England History. The Luddites and the Combination Acts
Source: Reference Library of Political Documents.
First Published: The Parliamentary History of England... Vol. XXXII. London: Hansard, 1818.
Whereas, on the 29th day of this instant month of October, divers persons riotously assembled and stationed in different places in our city of Westminster, proceeded to commit certain daring and highly criminal outrages, n gross violation of the public peace, to the actual danger of our royal person, and to the interruption of our passage to and from our parliament; we, therefore, with the advice of our privy council, in pursuance of an address from our two Houses of parliament, do hereby enjoin all magistrates, and all other our loving subjects, to use their utmost endeavours to discover and cause to be apprehended the authors, actors, and abettors concerned in such outrages, in order that they may be dealt with according to law; and we do hereby promise, that any person or persons, other than those actually concerned in doing any act by which our royal person was immediately endangered, who shall give information, so as that any of the authors, actors, or abettors concerned in such outrages as aforesaid, may be apprehended and brought to justice, shall receive a reward of £1,000, to be paid on conviction of every such offender; which said sum of £1,000, the lords commissioners of our treasury are hereby required and directed to pay accordingly. And we do farther promise, that any person or persons concerned in such outrages as aforesaid, other than such as were actually concerned in any act by which our royal person was immediately endangered, who shall give information, so as that any of such authors, actors, or abettors, as aforesaid, shall be apprehended and brought to justice, shall, upon conviction of such offender or offenders, receive our most gracious pardon.
Given at our court of St. James’s, the 31st day of October, 1795, in the 36th year of our reign.
God Save the King.
Whereas it has been represented to us, that immediately before the opening of the present session of parliament, a great number of persons were collected in fields in the neighbourhood of the metropolis, by advertisements and hand-bills, and that divers inflammatory discourses were delivered to the persons so collected; and divers proceedings were had, tending to create groundless jealousy and discontent, and to endanger the public peace, and the quiet and safety of our faithful subjects: and whereas it hath also been represented to us, that divers seditions and treasonable papers have been lately distributed, tending to excite evil disposed persons to acts, endangering our royal person. And whereas such proceedings have been following on the day on which the present session of parliament commenced by acts of tumult and violence, and by daring and highly criminal outrages, in direct violation of the public peace, to the immediate danger of our royal person, and to the interruption of our royal person, and to the interruption of our passage to and from our parliament. And whereas great uneasiness and anxiety hath been produced in the minds of our faithful subjects, by rumours and apprehensions, that seditious and lawful assemblies are intended to be held by evil disposed persons; and that such other criminal practices, as aforesaid, are intended to be repeated: We therefore have thought fit, by and with the advice of our privy council, to enjoin and require, all justices of the peace, sheriffs, mayors, bailiffs, constables, and all other our loving subjects throughout our kingdom, to use the utmost diligence to discourage, prevent, and suppress all seditious and unlawful assemblies: and we do specially enjoin and command all our loving subjects, who shall have cause to suspect that any such assemblies are intended to be held in any part of our kingdom, to give the earliest information thereof to the magistrates of the several districts, within which it shall be suspected that the same are intended to be held; and if such assemblies shall nevertheless in any case be actually held, to be aiding and assisting, on being required thereto by the civil magistrate, in causing persons delivering inflammatory discourses in such assemblies, and other principal actors therein, to be forthwith apprehended, in order that they may be dealt with according to law. And we have also thought fit, by and with the advice aforesaid, to enjoin and require all justices of the peace, sheriffs, mayors, bailiffs, constables, and all other our loving subjects, throughout our kingdom, to be in like manner aiding and assisting in bringing to justice all persons distributing such seditious and treasonable papers as aforesaid.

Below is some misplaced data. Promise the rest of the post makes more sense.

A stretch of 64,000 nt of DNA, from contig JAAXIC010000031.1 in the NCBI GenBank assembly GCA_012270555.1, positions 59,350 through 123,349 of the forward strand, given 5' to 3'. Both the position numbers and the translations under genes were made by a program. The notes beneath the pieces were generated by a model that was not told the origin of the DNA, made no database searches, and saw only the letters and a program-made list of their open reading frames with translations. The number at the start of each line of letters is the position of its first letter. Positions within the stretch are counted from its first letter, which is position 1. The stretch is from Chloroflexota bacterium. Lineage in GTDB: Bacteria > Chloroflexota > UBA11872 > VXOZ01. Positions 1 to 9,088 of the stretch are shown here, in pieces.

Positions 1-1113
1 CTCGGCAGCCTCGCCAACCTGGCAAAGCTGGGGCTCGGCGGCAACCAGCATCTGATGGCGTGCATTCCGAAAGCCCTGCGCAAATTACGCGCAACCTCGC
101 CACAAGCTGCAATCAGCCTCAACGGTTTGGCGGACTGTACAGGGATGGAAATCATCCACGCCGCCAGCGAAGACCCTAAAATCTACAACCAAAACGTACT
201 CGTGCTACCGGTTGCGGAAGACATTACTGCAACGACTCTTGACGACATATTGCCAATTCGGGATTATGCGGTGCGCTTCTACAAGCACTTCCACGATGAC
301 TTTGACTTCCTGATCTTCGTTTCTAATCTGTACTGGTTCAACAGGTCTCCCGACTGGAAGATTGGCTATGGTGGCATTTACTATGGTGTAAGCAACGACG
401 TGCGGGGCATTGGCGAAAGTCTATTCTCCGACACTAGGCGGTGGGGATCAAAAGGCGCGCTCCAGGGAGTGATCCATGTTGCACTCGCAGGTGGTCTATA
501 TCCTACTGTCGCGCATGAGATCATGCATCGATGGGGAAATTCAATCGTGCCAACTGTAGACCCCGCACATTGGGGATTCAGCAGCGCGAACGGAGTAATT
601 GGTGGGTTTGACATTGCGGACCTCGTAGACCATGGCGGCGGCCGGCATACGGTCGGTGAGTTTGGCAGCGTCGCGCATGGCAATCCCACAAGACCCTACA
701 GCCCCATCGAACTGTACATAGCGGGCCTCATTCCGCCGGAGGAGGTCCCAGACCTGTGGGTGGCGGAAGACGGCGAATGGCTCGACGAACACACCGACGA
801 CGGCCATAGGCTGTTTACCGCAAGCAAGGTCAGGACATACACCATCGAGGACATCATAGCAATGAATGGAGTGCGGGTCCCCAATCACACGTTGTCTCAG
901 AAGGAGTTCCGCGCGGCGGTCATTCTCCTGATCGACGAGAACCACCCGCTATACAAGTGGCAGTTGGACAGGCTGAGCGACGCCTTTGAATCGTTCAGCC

Given at our court at St. James’s the 4th day of November, in the 36th year of our reign.
God Save the King.